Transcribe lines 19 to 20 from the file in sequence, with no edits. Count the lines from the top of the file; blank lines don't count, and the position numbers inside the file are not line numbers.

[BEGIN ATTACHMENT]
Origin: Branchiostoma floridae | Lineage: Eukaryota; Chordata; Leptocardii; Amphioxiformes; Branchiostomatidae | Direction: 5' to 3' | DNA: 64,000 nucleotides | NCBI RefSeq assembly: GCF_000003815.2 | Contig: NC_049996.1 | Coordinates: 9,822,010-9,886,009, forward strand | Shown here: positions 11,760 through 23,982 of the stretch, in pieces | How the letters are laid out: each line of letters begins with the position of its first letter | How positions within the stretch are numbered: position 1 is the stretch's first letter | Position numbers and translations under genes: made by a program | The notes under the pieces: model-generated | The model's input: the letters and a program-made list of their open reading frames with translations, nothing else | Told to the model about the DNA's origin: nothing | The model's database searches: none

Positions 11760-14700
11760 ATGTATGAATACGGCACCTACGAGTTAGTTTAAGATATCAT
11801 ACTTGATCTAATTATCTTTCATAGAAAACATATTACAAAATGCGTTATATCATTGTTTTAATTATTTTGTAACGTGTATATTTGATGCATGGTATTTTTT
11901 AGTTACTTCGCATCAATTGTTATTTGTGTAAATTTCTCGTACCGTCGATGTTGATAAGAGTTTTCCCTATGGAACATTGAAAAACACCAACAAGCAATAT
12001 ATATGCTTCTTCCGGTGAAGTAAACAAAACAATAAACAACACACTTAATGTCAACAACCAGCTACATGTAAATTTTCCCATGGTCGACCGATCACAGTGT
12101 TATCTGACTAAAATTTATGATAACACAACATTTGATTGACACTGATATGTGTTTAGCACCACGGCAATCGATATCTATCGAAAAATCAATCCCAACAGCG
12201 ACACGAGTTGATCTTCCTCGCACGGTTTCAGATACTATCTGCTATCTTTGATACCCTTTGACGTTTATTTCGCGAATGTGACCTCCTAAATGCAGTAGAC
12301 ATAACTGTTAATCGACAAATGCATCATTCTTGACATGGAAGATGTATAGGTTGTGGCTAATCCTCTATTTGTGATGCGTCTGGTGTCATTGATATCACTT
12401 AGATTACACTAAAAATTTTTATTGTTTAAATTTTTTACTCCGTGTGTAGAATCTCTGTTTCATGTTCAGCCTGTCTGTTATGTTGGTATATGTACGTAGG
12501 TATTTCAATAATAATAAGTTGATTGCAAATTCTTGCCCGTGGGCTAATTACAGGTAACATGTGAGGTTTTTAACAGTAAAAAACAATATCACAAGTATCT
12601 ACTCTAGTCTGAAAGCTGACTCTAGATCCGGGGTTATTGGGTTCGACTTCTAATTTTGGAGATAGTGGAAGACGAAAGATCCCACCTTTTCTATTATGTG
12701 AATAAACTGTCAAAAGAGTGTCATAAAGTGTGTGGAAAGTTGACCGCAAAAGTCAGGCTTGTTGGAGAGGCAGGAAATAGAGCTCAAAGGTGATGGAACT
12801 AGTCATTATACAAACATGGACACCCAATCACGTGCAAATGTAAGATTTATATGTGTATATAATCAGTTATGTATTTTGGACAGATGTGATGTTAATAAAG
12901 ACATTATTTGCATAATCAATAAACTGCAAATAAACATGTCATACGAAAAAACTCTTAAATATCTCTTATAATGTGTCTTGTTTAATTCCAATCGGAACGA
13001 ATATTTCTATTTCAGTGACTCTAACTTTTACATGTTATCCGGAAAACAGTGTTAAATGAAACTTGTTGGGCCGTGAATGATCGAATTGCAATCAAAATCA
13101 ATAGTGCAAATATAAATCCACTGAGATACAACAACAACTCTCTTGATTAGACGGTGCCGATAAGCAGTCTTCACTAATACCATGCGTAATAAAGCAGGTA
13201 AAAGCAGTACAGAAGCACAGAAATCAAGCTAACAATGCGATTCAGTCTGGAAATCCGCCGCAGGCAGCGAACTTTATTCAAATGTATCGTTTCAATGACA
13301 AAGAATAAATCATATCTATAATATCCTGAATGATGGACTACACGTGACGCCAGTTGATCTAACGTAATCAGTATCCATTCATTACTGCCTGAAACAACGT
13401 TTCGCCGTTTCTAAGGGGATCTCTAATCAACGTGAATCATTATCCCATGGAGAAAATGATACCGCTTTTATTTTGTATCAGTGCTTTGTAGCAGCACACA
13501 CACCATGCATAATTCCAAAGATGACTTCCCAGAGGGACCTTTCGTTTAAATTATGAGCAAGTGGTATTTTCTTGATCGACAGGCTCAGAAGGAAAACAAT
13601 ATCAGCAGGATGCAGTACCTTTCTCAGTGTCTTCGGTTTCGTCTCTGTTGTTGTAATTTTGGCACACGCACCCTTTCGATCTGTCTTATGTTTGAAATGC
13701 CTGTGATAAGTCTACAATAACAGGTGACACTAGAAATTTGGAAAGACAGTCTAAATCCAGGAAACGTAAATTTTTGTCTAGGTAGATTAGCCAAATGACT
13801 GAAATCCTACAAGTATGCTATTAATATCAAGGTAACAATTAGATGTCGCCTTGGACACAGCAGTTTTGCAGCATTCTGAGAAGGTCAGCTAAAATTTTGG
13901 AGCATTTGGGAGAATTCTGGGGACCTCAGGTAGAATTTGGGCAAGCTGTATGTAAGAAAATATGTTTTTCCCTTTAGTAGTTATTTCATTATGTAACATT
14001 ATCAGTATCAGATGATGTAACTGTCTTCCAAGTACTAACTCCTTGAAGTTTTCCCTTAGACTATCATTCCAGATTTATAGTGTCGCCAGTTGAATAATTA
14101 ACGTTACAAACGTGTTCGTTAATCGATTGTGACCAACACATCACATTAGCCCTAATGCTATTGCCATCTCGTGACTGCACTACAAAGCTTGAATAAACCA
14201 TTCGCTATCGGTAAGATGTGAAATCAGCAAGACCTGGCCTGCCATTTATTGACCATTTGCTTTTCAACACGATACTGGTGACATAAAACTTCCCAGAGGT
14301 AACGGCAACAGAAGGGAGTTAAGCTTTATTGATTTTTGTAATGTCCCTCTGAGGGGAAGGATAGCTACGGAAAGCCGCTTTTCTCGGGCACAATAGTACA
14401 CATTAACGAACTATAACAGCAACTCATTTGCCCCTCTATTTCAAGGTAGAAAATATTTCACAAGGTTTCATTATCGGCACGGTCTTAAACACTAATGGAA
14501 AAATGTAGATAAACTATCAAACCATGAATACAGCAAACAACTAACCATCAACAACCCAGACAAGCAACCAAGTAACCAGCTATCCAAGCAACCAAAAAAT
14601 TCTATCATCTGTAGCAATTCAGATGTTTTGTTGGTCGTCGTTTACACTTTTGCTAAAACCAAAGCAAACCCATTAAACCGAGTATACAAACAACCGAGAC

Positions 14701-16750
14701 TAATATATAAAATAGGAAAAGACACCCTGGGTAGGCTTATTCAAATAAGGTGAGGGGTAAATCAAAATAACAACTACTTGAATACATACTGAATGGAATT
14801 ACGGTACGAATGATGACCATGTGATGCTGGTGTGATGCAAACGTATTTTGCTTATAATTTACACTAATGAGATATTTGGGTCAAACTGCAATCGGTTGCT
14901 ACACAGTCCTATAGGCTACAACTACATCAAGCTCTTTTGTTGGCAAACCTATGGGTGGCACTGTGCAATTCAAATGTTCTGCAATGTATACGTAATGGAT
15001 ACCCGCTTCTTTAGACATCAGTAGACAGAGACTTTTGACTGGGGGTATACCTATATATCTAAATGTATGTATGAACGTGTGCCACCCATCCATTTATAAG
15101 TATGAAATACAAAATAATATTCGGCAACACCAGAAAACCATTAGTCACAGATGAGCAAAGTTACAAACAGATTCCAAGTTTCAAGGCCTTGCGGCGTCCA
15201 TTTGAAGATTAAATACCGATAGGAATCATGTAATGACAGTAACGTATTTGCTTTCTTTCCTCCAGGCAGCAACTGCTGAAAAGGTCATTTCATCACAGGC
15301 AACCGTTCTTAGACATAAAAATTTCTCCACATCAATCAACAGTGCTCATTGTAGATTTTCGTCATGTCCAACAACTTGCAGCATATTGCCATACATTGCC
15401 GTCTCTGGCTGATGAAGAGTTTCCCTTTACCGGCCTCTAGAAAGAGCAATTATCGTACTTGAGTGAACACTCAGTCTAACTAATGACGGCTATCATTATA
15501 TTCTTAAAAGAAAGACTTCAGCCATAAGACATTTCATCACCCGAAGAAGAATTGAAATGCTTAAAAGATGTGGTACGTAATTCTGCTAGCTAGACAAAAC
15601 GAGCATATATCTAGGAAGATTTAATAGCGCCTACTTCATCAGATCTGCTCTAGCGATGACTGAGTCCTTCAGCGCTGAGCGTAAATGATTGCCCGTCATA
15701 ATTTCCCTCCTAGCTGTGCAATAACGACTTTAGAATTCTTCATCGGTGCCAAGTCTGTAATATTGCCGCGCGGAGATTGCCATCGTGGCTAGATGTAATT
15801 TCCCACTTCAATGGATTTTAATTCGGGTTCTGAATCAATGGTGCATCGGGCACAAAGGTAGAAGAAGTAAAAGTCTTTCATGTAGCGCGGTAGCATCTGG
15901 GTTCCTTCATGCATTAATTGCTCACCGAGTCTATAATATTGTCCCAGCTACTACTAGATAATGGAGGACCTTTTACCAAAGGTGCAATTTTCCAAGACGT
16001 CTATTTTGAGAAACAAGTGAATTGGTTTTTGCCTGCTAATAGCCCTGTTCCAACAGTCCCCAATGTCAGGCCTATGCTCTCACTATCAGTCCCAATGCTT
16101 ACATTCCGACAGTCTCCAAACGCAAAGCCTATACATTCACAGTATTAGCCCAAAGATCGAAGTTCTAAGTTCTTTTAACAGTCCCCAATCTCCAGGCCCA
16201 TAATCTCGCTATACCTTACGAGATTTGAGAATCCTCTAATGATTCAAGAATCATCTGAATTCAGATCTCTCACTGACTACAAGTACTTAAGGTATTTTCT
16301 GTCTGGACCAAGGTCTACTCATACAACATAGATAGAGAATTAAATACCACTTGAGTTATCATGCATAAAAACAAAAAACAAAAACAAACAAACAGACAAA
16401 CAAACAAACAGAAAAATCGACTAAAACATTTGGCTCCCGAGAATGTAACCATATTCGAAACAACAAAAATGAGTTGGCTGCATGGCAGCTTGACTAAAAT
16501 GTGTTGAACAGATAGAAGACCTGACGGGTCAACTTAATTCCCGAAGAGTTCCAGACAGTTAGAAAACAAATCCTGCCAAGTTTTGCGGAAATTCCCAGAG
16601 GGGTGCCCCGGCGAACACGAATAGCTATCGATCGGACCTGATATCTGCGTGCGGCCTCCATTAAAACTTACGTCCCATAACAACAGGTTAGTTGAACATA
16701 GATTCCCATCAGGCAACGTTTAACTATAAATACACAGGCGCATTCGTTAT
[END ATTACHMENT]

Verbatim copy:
13301 AAGAATAAATCATATCTATAATATCCTGAATGATGGACTACACGTGACGCCAGTTGATCTAACGTAATCAGTATCCATTCATTACTGCCTGAAACAACGT
13401 TTCGCCGTTTCTAAGGGGATCTCTAATCAACGTGAATCATTATCCCATGGAGAAAATGATACCGCTTTTATTTTGTATCAGTGCTTTGTAGCAGCACACA